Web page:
What are ferns?
- What are ferns?
- Examples of Pteridophytes
- Fern characteristics
- Lifecycle of Ferns
- Fern uses & ecosystems
- Typical Ferns
Ferns belong to the family technically known as Pteridophytes. The word “Pteridophytes” comes from the Greek words “pteris” meaning “fern” and “phyton” meaning “plant”.
Ferns are among the estimated 10,560 species of plants that reproduce by spores – producing neither seeds nor flowers. Fronds of the largest species of fern can grow up to six metres long!
Ferns can be dated back some 360 million years to the Carboniferous period and formed the forests that later fossilized into coal.
Paleontological evidence indicates that the Fern Osmunda claytoniana has remained unchanged for at least 180 million years!
Examples of Pteridophytes include Ferns (Embryophyte/Polypodiaceae), Clubmosses (Lycopodiopsida) and the Horsetails (Equisetum), which are today considered to be a living fossil as they are the only living genus of the Equisetopsida family, which millions of years ago could grow up to 30 meters in height!
Ferns are “vascular” plants – that is, having an efficient internal conducting system of vessels that transports water and salts upwards and food downwards – and so they tend to grow quite large unlike mosses that are what are called “non-vascular” plants – that is, they do not have water-conducting roots or vessels – and so tend to be very tiny plants!
They have curled stems (called “fiddleheads”) that open into leaves (called “fronds”), roots and sometimes true stems. Tree ferns are Pteridophytes that, unusually, have full trunks.
Many ferns from tropical rainforests are Epiphytes (a plant that grows non-parasitically on a tree or other plant); their water comes from the damp air, water-soaked terrain and host plant and from rainfall running down branches and tree trunks. There are also some purely aquatic ferns such as the Water fern or Water velvet (Salvinia molesta) and Mosquito ferns (Azolla family Salviniaceae).
Like Bryophytes (mosses and liverworts), Pteridophytes do not produce seeds or flowers but reproduce via spores. Their reproductive system consists of two distinct consecutive generations – the normal plant produces non-sexual reproductive bodies called “spores”, which are contained within tiny capsules called “sporangia”, which form on the underside of their fronds (leaves).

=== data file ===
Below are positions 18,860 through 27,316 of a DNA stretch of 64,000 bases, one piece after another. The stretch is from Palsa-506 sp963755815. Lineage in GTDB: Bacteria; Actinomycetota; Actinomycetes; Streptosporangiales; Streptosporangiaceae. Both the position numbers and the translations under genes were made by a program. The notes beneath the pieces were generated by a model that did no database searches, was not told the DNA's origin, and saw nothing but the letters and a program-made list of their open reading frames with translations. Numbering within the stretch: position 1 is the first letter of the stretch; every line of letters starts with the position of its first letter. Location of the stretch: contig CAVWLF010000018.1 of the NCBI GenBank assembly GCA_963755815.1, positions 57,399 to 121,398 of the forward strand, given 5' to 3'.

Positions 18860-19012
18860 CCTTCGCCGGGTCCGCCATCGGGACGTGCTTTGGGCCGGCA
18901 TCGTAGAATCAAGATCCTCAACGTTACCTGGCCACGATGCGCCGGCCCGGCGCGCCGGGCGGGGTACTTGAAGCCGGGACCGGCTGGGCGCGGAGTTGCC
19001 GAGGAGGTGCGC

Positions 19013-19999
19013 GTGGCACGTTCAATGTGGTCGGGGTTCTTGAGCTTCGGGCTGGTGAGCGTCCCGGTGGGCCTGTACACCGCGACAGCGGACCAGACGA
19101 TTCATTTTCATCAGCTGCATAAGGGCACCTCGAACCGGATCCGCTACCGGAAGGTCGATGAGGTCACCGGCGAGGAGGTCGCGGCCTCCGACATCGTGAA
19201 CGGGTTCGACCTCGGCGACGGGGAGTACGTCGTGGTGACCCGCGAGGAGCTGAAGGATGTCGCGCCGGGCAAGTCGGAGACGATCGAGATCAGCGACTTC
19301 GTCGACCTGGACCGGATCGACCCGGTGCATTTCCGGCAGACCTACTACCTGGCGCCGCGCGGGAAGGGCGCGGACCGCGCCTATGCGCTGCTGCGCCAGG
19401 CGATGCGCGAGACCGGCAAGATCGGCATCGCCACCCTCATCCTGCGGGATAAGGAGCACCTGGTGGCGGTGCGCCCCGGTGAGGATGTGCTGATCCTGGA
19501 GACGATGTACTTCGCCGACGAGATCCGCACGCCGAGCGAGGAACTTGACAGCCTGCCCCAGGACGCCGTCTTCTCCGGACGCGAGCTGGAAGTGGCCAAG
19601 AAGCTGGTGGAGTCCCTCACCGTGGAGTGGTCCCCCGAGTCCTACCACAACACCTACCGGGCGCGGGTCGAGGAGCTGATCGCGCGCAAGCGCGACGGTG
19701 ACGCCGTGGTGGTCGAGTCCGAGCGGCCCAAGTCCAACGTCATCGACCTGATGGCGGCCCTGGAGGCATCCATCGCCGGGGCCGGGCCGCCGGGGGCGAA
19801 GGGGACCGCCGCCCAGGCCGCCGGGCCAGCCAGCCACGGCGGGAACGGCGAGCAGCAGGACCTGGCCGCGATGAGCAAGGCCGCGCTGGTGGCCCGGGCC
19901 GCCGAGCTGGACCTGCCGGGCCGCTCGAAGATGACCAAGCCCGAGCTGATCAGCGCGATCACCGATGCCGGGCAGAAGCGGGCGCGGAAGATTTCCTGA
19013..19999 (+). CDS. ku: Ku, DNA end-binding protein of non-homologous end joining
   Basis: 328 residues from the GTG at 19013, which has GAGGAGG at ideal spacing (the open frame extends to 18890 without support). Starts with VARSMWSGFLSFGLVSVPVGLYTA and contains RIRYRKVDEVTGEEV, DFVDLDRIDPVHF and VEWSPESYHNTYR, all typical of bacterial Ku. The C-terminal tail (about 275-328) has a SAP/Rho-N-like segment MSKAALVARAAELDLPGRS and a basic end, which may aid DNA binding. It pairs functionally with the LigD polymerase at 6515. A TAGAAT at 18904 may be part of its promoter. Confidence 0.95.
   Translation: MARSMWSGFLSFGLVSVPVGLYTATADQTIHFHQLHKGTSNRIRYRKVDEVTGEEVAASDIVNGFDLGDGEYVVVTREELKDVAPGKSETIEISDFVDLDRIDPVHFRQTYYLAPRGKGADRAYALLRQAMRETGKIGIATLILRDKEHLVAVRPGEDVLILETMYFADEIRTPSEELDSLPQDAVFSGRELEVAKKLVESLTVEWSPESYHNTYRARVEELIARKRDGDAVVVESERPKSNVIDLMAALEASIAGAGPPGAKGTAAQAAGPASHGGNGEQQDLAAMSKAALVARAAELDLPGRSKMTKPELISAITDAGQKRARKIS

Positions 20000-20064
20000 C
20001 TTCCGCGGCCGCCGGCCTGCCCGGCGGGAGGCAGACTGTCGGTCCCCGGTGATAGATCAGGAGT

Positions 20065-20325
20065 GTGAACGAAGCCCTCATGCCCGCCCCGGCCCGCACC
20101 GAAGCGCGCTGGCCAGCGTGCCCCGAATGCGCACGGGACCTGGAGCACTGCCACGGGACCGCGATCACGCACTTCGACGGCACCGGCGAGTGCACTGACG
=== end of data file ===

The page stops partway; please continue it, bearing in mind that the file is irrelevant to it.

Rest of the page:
When the spores germinate they develop into extremely tiny, quite independent plants called the Prothallus, which bears microscopic male and female organs (sometimes on one plant, other times on separate plants).
When the egg in a female organ is fertilized by the sperm from a male organ (which can swim like those of animals) it grows into a new Pteridophyte plant.
Ferns help fight soil erosion. Their complex root system helps maintain soil stability. Ferns are popular in Asia where the Azolla fern is used as a natural fertilizer for rice crops.
Ferns are also used homoeopathically (mostly in Asia) for treating ailments ranging from expelling parasites to treating bowel disorders, coughs and lung problems – since ingesting some ferns can also cause you to be quite ill these are remedies best left to the professionals!
Examples of common ferns you are likely to come across are: Clover fern, Bracken, Hart’s-tongue fern, Spleenwort, Horsetail, Horsetail cones (Spore-heads) and Clubmoss.
References: United Nations Environment Programme (UNEP), Division of Technology, Industry and Economics; Botany for gardeners, Brian Capon, Third edition, Timber Press; Colour Identification Guide to the Grasses, Sedges, Rushes and Ferns of the British Isles and north-western Europe, Francis Rose, Viking, The Penguin Group; Royal Botanical Gardens, Kew, London; Missouri Botanical Garden; Latin for gardeners, Lorraine Harrison, Royal Horticultural Society; International Botanical Congress (IBC); Oxford English Dictionary, Oxford University Press.